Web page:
From the Causeway a ladder affords access to the summit of Staffa.
The neighbouring cliffs exhibit in many places columns similar to those of the Giant's Causeway, a considerable exposure of them being visible at a distance of Soo to 600 yds.
By means of the causeway the channel between island and mainland was formed into two harbours, of which the larger, or southern, now known as Port Freano, was further enclosed by two strongly-built moles that are still in good part entire.
Marble terraces and balustrades surround the tank, and a marble causeway leads across the water to the temple, whose gilded walls, roof, dome and cupolas, with vivid touches of red curtains, are reflected in the still water.
The town dates from the beginning of the r 7th century, and the older part consists of a flagged causeway called Commercial Street, running for 1 m.
It is divided by whin-dykes into the Little Causeway, the Middle Causeway or "Honeycomb," as it is locally termed, and the Larger or Grand Causeway.
In 1883 an electric railway, the first in the United Kingdom, was opened for traffic, connecting the Causeway with Portrush and Bushmills.
The later basalts are especially marked by columnar jointing, which determines the famous structures of the Giant's Causeway and the coast near Bengore Head.
The Ballycastle railway runs from Ballymoney to Ballycastle on the north coast; and the Giant's Causeway and Portrush is an electric railway (the first to be worked in the United Kingdom).
The city occupies a part of the upper island or peninsula facing the northern end of the harbour, and is separated from the mainland on the east by a shallow lagoon-like extension of the bay which is bridged by a causeway passing through the extra-mural suburb of Xiximani on another island.
It occupies a peninsula projecting toward the north-east, a small island (Winter Island) connected with the neck of the peninsula (Salem Neck) by a causeway, and some land on the mainland.
It was formerly isolated by marshes and accessible only by boat or artificial causeway, and under these conditions it gained its historical fame as the retreat of King Alfred in 8 8-87 when he was unable to withstand the incursions of the Danes.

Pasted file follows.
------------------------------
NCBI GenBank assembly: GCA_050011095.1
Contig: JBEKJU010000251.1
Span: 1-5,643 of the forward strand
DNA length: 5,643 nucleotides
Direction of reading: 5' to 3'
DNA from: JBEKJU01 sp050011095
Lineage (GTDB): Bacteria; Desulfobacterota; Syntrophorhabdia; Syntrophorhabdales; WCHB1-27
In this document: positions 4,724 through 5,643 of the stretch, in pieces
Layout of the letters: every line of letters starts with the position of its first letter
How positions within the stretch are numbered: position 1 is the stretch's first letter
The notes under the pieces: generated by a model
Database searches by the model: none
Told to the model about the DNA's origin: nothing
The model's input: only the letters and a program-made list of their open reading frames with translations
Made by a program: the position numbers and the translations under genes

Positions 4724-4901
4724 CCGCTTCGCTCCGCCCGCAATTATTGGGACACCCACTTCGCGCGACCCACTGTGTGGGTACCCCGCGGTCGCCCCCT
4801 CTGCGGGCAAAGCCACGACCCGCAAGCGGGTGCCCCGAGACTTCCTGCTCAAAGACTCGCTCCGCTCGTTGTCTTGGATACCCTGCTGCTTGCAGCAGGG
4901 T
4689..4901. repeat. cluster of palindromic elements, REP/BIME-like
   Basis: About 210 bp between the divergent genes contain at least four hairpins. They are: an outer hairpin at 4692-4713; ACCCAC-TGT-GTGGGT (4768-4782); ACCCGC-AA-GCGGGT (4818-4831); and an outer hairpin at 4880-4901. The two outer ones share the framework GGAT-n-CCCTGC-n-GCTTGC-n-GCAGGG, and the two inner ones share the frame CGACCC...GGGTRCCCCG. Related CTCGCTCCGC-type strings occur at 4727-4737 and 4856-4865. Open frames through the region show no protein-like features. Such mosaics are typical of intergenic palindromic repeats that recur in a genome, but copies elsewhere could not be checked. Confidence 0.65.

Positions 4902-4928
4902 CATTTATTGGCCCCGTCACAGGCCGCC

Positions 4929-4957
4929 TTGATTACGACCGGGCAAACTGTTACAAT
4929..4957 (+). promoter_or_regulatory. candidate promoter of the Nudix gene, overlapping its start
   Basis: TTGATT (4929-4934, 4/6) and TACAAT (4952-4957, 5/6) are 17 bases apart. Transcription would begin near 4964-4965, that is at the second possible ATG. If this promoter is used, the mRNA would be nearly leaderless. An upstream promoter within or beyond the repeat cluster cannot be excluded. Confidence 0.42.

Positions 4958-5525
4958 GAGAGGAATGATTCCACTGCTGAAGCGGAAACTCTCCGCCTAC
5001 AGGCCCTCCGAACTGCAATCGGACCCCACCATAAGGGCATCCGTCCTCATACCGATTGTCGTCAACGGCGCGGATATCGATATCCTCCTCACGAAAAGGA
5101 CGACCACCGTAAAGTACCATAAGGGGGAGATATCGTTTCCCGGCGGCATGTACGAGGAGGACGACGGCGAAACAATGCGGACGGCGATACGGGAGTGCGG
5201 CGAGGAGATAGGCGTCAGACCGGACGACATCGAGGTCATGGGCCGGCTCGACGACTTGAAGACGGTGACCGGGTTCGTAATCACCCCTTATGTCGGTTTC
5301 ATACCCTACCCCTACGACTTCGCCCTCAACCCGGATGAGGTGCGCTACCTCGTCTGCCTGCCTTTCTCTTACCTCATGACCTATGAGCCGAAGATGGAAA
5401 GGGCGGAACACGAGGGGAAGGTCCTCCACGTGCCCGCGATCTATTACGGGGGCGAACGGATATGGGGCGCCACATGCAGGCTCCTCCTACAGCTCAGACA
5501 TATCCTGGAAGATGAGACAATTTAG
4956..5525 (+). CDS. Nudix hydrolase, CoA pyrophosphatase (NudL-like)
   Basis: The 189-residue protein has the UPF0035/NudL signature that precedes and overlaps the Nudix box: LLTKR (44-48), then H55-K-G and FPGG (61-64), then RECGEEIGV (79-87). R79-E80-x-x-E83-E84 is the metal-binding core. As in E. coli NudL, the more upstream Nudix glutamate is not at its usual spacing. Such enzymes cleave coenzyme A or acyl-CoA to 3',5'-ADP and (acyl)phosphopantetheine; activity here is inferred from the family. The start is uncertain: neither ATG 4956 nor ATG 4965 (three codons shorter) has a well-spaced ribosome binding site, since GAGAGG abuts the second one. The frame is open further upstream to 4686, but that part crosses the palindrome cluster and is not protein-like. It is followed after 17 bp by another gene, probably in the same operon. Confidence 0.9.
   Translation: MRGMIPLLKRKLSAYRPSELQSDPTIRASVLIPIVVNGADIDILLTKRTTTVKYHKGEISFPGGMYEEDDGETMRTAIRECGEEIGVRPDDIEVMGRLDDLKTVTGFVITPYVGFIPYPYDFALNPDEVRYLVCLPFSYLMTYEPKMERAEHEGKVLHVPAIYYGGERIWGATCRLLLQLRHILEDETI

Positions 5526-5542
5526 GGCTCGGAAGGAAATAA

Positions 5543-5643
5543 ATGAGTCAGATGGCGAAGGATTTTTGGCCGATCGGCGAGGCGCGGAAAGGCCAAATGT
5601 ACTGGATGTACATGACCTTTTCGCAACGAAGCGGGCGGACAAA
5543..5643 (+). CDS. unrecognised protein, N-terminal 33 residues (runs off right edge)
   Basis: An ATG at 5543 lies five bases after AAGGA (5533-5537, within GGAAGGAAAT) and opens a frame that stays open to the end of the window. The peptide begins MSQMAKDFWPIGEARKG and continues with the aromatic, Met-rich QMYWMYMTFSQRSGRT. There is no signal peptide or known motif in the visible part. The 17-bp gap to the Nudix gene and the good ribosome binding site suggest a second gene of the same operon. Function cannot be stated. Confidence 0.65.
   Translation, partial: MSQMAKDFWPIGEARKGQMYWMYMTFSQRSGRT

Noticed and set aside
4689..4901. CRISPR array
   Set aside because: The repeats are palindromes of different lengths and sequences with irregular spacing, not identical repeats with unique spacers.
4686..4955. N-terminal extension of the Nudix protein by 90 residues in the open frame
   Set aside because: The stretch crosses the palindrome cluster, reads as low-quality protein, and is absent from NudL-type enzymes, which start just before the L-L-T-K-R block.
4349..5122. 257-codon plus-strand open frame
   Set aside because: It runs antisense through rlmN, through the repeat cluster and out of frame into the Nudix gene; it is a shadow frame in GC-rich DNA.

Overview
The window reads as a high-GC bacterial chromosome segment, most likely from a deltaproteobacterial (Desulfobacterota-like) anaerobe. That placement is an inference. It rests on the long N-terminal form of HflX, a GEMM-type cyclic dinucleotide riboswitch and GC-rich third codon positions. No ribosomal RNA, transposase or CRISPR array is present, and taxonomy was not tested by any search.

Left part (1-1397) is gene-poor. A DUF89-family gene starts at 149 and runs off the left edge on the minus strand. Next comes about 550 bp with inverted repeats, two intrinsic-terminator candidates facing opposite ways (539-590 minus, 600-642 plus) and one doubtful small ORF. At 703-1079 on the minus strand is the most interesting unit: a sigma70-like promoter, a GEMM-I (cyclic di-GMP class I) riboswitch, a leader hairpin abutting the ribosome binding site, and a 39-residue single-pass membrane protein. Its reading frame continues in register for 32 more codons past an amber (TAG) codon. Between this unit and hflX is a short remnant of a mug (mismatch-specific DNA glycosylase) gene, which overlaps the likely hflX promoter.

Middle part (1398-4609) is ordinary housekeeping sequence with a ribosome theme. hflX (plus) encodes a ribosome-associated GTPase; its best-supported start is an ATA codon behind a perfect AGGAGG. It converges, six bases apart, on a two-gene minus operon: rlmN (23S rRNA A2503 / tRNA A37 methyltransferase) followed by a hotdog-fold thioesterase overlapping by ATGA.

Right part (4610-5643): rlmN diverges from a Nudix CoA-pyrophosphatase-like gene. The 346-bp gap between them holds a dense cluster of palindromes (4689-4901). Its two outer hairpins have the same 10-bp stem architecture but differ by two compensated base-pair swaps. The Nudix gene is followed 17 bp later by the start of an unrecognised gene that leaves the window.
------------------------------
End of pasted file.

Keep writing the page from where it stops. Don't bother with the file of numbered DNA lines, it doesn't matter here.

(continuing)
On the west side of the park a paved causeway, leading over the moat and under a magnificent portico, extends for a distance of a quarter of a mile to the chief entrance of the main building.
Sam, a causeway, generally descriptive of the old Roman paved roads - Talsarn, Sarnau, Sarn Badrig.
Del Salvatore, the Megaris of Pliny), now joined to the shore at the foot of the Pizzofalcone by an archsupported causeway, stands the Castel dell' Ovo (so called from its shape, though medieval legend associates the name with the enchanted egg on which the magician Virgil made the safety of the city to depend), which dates from 1154.
Owing to the almost impenetrable character of the country there are scarcely any roads accessible to wheeled carriages, and, the great causeway of Shah Abbas along the coast has in many places even disappeared under the jungle.
The chief occurrences of metallic iron are as minute spiculae disseminated through basaltic rocks, as at Giant's Causeway and in the Auvergne, and, more particularly, in meteorites (q.v.).
The Roman road of Watling Street crossed the Cheviots at Brownhartlaw (1664 ft.), close to the camp of Ad Fines, by means of which the warlike Brigantes on the south and the Gadeni and Otadeni on the north were held in check, while another Roman road, the Wheel Causeway, passed into Scotland near the headwaters of the North Tyne and Liddel.
This was the end, but the remnant of the Spanish infantry retreated in order along the river causeway, keeping the pursuers at bay with their arquebuses.
In Newington Causeway is the Sessions House for the county of London (south of the Thames).
Ft., and the total area of all the storeys would form a causeway 1 metre in breadth and 95 m.